Since the New York Americans are a long forgotten chapter in NHL history, it comes as no surprise that defenseman Allan Murray is all but forgotten, too.
The tiny (5'7", 165lbs) defenseman played 271 games for the Amerks from 1933 to 1940. He scored just 5 goals and 14 points. He was most commonly defense partners with Joe Jerwa, with Hall of Famers Hap Day and Ching Johnson on the first unit.
Murray was born in Stratford, Ontario on November 10th, 1908. He would become a youth and junior hockey star in Stratford before moving to South Porcupine to play for the Porkies in 1927.
His strong defensive play attracted the Buffalo Bisons, who acquired his contract in 1928. He would play in Buffalo for the next five years, before signing as a free agent with the NHL Americans. The Amerks clearly were interested in his ties to hockey in New York state as well as his solid play.
Over the next seven seasons the Amerks felt the ups and downs of Great Depression life in the NHL. Their best season came in 1937-38 when they let in the fewest goals in the Canadian division and upset their strong cross city rivals, the Rangers.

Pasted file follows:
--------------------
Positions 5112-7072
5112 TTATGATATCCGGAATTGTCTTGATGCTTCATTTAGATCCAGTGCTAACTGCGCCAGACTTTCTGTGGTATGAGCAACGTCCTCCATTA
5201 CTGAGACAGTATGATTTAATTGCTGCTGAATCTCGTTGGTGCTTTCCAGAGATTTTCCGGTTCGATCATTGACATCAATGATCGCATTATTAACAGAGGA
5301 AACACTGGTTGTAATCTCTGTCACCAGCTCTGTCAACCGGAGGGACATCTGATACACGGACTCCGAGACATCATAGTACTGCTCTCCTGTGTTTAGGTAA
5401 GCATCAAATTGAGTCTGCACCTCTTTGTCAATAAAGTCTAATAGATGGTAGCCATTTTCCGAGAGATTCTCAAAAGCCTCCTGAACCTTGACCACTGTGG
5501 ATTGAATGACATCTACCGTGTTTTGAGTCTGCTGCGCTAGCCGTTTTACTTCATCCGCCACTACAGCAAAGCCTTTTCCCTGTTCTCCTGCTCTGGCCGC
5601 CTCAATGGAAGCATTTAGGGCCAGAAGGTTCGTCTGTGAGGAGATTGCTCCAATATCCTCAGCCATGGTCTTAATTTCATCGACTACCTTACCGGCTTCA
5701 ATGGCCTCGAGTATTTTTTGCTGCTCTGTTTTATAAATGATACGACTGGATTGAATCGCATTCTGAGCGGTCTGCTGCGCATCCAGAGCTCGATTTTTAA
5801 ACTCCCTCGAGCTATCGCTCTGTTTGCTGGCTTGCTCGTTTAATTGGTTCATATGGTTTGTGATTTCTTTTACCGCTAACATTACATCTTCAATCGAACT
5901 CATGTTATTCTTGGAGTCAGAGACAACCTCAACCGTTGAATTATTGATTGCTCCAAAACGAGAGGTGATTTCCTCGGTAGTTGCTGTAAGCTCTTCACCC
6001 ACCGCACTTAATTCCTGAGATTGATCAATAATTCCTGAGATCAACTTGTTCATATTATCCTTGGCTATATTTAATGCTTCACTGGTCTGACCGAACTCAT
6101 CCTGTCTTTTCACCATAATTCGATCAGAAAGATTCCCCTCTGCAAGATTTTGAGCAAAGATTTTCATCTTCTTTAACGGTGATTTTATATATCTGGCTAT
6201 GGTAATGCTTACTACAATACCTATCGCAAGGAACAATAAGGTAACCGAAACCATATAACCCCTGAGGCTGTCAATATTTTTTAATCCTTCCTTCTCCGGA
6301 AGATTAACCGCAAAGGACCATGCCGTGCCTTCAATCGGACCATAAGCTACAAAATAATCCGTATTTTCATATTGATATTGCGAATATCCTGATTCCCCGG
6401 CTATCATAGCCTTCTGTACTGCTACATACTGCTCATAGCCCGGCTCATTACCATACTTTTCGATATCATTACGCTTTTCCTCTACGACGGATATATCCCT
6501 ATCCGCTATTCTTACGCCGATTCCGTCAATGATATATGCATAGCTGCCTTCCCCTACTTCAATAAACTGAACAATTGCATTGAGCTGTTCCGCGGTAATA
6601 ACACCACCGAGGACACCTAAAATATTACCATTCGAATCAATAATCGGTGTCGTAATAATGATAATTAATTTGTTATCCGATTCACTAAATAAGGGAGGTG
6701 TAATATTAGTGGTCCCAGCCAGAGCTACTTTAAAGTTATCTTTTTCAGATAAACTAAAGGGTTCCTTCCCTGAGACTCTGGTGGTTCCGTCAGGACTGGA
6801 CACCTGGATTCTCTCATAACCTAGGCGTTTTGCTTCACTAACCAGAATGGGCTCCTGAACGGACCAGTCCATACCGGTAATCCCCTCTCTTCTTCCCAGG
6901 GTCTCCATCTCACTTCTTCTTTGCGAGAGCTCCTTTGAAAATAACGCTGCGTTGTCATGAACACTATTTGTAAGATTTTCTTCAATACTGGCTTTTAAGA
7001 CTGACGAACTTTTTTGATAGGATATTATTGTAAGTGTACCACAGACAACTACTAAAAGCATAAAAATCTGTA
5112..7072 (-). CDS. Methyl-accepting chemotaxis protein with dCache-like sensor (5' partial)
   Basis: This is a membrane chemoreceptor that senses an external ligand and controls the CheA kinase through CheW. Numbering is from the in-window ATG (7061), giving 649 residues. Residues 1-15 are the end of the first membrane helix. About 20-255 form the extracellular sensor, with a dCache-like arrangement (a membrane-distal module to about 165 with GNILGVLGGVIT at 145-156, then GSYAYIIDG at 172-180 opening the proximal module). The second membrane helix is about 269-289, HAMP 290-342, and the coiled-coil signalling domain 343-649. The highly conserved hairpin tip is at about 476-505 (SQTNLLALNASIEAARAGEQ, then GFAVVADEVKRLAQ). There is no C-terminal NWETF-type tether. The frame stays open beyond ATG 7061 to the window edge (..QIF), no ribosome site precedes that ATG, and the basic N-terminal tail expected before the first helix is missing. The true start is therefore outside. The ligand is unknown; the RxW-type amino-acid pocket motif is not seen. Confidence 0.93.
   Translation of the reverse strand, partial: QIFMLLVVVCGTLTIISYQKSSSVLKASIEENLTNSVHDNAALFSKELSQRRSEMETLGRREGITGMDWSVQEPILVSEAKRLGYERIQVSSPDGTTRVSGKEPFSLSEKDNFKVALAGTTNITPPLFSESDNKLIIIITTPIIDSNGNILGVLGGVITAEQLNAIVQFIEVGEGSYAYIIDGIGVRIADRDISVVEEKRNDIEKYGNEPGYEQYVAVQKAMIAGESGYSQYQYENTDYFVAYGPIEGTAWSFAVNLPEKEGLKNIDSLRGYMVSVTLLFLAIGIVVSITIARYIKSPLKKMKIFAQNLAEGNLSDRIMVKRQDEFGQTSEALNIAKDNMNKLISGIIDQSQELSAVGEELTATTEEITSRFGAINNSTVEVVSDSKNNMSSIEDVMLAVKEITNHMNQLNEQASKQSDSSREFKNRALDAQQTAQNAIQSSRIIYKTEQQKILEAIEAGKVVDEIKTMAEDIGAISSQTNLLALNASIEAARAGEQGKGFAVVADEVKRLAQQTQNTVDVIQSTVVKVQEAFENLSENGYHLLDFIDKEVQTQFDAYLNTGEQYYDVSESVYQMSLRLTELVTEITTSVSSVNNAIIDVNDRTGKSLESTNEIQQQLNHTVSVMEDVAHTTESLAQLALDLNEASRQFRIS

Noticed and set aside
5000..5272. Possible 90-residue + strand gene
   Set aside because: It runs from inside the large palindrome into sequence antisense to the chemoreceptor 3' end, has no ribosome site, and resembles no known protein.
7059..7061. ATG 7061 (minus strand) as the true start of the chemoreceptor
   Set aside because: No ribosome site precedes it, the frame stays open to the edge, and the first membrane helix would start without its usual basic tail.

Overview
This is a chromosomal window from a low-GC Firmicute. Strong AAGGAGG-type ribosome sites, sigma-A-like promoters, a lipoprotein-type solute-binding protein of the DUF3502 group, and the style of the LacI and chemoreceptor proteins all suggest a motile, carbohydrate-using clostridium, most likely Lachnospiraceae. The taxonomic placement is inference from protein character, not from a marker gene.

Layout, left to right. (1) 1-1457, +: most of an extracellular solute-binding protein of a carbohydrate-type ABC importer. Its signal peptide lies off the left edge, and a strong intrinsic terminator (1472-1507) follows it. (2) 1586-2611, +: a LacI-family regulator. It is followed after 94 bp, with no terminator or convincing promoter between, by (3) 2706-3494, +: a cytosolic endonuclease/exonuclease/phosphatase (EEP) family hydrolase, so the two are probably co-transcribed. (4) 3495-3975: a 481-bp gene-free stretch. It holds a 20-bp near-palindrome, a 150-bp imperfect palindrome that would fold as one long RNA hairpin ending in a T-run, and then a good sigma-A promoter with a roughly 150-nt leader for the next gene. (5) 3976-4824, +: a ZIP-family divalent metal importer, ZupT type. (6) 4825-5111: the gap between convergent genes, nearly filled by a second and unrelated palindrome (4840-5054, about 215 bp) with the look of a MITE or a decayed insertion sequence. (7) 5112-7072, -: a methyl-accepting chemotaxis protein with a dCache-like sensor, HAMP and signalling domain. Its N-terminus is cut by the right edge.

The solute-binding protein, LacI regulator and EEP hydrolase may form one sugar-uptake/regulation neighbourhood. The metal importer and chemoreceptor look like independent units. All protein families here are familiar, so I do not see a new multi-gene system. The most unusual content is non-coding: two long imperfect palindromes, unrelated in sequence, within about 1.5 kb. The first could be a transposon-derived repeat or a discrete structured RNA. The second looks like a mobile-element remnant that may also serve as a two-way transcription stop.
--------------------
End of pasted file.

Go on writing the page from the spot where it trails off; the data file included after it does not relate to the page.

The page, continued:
Led by the Chapman-Schriner-Carr line and their good defense, the Americans enjoyed their finest moment when Lorne Carr scored the overtime goal that beat the powerful Rangers and won the series. The amazing Amerks almost made it to their first Stanley Cup final when in game two of the series against Chicago. Nels Stewart had apparently scored the winning goal, but referee Clarence Campbell---later to be NHL president---ruled that Eddie Wiseman was in the crease. The defensive heroics of Jerwa and Murray - who only had 1 assist all season - could not save the Americans in the third and final game, and Chicago won the series and then won the Cup in probably the biggest upset of all time, beating Toronto.
Hard luck hit the Amerks in 1938-39. Hap Day and Ching Johnson retired, and to make matters worse, Murray was injured much of the year, wrecking his shoulder in a game against Boston. Hooley Smith took over Murray's defense position, but didn't do too well as the Americans gave up the most goals against in the NHL that year.
Murray would return for one more season, but would retire at the conclusion of the 1939-40 season.